Educators' and Parents' Attitudes Towards Code Switching By Arab Bilinguals: Pedagogical Implications
Dhaouadi, Habiba Hanini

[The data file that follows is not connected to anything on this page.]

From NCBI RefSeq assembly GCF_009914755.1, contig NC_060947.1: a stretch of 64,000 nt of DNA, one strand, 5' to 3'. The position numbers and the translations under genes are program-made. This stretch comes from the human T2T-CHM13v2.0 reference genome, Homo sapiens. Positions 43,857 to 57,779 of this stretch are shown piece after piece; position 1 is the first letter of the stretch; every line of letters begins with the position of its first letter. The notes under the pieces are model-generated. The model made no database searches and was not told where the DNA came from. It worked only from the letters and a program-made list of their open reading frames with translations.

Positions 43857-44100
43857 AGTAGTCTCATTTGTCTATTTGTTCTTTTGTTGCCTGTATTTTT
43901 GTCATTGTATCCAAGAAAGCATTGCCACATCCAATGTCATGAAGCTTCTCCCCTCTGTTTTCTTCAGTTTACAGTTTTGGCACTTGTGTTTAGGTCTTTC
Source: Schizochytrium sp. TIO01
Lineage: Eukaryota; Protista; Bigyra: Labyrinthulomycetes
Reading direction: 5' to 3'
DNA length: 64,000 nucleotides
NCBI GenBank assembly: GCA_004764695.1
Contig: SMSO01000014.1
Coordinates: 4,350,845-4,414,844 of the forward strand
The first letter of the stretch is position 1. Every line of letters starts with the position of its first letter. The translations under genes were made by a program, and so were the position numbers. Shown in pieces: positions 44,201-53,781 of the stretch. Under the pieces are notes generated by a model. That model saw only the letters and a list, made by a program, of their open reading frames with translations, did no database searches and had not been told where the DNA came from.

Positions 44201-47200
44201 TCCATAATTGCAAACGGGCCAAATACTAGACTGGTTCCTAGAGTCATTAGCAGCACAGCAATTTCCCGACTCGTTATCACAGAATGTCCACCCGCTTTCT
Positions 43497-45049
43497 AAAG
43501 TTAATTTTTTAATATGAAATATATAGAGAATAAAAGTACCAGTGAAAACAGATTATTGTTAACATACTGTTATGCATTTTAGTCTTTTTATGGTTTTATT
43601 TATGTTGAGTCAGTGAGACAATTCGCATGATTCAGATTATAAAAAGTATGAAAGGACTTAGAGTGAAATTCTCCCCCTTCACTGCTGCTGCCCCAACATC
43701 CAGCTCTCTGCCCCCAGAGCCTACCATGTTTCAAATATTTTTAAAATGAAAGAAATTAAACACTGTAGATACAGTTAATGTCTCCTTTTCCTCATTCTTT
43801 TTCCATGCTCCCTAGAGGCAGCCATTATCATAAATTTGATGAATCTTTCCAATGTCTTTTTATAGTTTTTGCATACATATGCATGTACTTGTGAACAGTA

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This study explores educators' and parents' attitudes towards the phenomenon of Arabic-English code switching (CS) in the culturally and linguistically diverse context of the UAE. Arabic-English language mixing is a widespread linguistic behavior among adults as well as younger bilingual speakers due to the pervasiveness of English and bilingualism in both educational and social settings. To investigate different attitudes towards this language phenomenon, the following research seeks to determine whether monolingual and bilingual educators and parents perceive the mixing of Arabic and English as a problem that interferes with the development of bilingual competence, and leads to mental confusion, relative or even lack of proficiency, and native language loss; or as findings from recent research suggest they see CS as a strategy that bilingual children use to develop their communicative competence and conversational skills during peer interaction. More specifically, this study seeks to answer three questions. The first question examines parents' and teachers' awareness of the widespread use of code switching since it is a typical aspect of the speech of Arab bilinguals at school and in social contexts. The second question looks at the reasons underlying the stigma that code switching carries as perceived by parents and educators showing sensitivity to this linguistic phenomenon. One of the possible reasons that underlie negative views of code switching is the extent of parents' and educators' understanding (or lack of it) of the functions and dimensions of CS as a skillful demonstration of bilingual proficiency rather than the result of lack of competence in one or both of the languages. And finally the third question addresses the difference between the attitudes of "younger" versus "older" participants towards the use of language alternation by young learners. The results of the surveys indicated that although CS does not seem to be highly valued among participants, the "older" group of respondents showed more tolerance toward young Arab learners' code switching.